(07:28:59 PM) pleia2: I will say that things have improved over the past couple years, and Ubuntu is, in general, a really fantastic project to work on when compared to some others
(07:29:40 PM) pleia2: next?
(07:29:59 PM) maco: that's it
(07:30:52 PM) pleia2: ah yes, I was just reminded of something recently
(07:31:17 PM) maco: oh hold on
(07:31:18 PM) maco: one more
(07:31:27 PM) pleia2: on the day we were all working to improve the LoCo docs, we came across one that aside from calling every potential person you'd try to get to try Ubuntu "him"
(07:31:36 PM) pleia2: there was a suggestion of using "booth babes"
(07:31:54 PM) pleia2: this was on the Ubuntu wiki, included in guidelines for conferences
(07:32:16 PM) pleia2: hooray for wikis, we were able to clean this all up :) but it felt quite unfortunate that someone had thought through enough to actually put it up there in the first place
(07:32:29 PM) pleia2: ok, questions
(07:32:53 PM) maco: don't forget what else it said
(07:32:57 PM) pleia2: oh right
(07:33:16 PM) pleia2: it also said that if a woman comes to your booth "dont talk about tech. talk about nelson mandela and sharing"
(07:33:32 PM) maco: ok questions... lemme grab
(07:33:45 PM) maco: <sebsebseb> QUESTION:   Maybe to help with market share for non technical people, if the  circle of friends was used more for example,  it  would attract more females to Ubuntu?
(07:34:48 PM) pleia2: I think more use such a thing would attact more PEOPLE in general, not specifically women, there is still a huge theory out there that you have to be a "programmer" to contribute anything
(07:35:06 PM) pleia2: next?
(07:35:14 PM) ***JManGt is away: Vengo al ratin...
(07:35:18 PM) maco: <txwikinger> QUESTION: Are women detered in participating in FLOSS mainly due to discrimination or are there other "hidden" structures to blame that give women less incentives to join?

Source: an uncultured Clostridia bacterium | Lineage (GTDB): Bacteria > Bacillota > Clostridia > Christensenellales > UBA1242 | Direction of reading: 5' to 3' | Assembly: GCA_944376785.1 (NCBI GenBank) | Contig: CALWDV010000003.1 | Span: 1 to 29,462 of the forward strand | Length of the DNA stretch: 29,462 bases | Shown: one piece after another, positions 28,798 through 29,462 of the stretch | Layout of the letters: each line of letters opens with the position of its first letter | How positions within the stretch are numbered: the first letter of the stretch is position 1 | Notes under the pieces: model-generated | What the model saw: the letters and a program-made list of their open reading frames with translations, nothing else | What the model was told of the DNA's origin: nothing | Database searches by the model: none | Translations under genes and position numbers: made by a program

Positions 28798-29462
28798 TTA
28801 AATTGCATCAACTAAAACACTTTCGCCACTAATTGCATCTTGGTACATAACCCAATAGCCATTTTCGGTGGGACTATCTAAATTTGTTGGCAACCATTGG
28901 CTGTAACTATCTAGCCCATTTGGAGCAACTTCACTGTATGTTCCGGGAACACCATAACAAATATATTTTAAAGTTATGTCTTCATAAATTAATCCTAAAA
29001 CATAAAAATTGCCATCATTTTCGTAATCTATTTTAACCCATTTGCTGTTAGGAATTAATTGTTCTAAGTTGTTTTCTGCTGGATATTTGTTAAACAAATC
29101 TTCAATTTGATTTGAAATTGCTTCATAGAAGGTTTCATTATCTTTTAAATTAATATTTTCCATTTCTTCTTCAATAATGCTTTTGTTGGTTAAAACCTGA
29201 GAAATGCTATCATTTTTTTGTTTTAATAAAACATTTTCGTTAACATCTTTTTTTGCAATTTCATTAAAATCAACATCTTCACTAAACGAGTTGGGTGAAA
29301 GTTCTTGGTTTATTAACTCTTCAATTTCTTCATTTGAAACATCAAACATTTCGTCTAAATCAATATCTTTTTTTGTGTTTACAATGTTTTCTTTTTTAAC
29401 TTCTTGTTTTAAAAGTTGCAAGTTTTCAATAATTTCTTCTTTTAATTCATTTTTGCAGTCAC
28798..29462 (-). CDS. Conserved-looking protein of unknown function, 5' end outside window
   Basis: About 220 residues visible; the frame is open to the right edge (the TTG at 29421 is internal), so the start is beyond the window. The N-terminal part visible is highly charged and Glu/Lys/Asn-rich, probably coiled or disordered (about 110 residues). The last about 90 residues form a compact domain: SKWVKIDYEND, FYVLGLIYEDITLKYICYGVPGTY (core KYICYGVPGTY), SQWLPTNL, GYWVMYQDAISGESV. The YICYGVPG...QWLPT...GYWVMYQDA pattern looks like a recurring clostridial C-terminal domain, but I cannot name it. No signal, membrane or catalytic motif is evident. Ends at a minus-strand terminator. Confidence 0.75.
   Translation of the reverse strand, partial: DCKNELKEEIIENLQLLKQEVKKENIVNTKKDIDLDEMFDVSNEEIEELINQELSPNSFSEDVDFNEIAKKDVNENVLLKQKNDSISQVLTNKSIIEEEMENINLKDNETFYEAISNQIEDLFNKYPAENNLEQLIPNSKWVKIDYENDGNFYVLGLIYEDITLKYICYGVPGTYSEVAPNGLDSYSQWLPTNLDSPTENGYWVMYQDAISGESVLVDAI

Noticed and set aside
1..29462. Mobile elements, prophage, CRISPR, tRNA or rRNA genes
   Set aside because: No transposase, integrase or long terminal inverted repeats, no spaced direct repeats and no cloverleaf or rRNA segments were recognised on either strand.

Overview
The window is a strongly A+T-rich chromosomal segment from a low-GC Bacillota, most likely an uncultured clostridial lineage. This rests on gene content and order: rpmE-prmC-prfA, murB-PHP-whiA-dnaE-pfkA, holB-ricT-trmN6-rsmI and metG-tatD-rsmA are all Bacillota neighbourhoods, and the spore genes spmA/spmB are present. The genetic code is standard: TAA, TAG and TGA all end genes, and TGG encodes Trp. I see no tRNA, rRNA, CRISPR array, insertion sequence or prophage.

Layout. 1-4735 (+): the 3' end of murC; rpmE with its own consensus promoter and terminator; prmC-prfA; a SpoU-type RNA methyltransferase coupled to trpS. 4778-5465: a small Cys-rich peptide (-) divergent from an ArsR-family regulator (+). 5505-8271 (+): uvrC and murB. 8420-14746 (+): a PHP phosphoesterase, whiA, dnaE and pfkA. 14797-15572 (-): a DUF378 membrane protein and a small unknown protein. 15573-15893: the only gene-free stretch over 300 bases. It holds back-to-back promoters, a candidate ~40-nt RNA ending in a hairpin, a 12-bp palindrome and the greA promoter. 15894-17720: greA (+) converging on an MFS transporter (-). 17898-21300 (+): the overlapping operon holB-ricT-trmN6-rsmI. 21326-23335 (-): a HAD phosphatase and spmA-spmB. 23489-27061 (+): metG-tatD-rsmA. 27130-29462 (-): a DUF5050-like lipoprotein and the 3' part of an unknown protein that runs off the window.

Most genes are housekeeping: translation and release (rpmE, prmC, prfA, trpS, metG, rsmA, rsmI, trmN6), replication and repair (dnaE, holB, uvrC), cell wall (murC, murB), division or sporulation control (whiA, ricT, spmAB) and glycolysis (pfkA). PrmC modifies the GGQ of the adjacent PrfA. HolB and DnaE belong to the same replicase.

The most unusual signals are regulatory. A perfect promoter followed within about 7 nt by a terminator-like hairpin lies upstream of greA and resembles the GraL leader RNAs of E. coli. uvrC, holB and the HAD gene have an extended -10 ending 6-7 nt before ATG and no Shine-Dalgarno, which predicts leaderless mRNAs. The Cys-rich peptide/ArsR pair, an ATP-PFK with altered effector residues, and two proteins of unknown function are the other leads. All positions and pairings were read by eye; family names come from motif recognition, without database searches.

(07:36:26 PM) pleia2: There is a lot of research on why that low 28% in proprietary software exists that links it to social things, girls not being encouraged in tech things as much as boys, so females learning about the awesomeness of tech stuff later
(07:36:40 PM) pleia2: so you have a smaller pool starting out, often (this isn't true of the entire world, luckily)
(07:37:06 PM) pleia2: so you start with a smaller pool, and then they join and run into discrimination
(07:37:45 PM) pleia2: I don't know really how many just walk away at this point, but I do know several women who have changed careers entirely and dropped foss involvement because of discrimination
(07:37:50 PM) pleia2: next?
(07:37:56 PM) maco: <jhass840> QUESTION: Do you think that anonymity through screen names can also serve as a detriment to the project?
(07:38:30 PM) hypa7ia: that one i can answer with a link
(07:38:32 PM) hypa7ia: http://www.penny-arcade.com/comic/2004/03/19/
(07:38:45 PM) pleia2: yes :( but I sympathize with their reasons, not everyone wants to "help the cause" - some people would like to spend all their time getting work done
(07:39:02 PM) pleia2: "work done" that is not encouraging other women, I mean
(07:39:12 PM) pleia2: specifically project work
(07:39:27 PM) pleia2: next?
(07:39:31 PM) maco: <nixternal> QUESTION: you know something...I have been in this goofy free software world now since about 1993/1994...and it wasn't until Ubuntu that I really saw a problem and witnessed on more than one occasion an issue, do you think that is because Ubuntu has become so huge that we are seeing the issues and that there is a need for the Ubuntu Women team?
(07:40:04 PM) pleia2: interesting
(07:40:27 PM) pleia2: I've encountered bad behavior from the first weeks I stepped into the Linux world back in 2002
(07:40:39 PM) pleia2: by 2003 I was working to create a local LinuxChix chapter in Philadelphia
(07:41:18 PM) pleia2: so maybe it's a matter of perspective, to me LinuxChix has always been vital because things have always been tough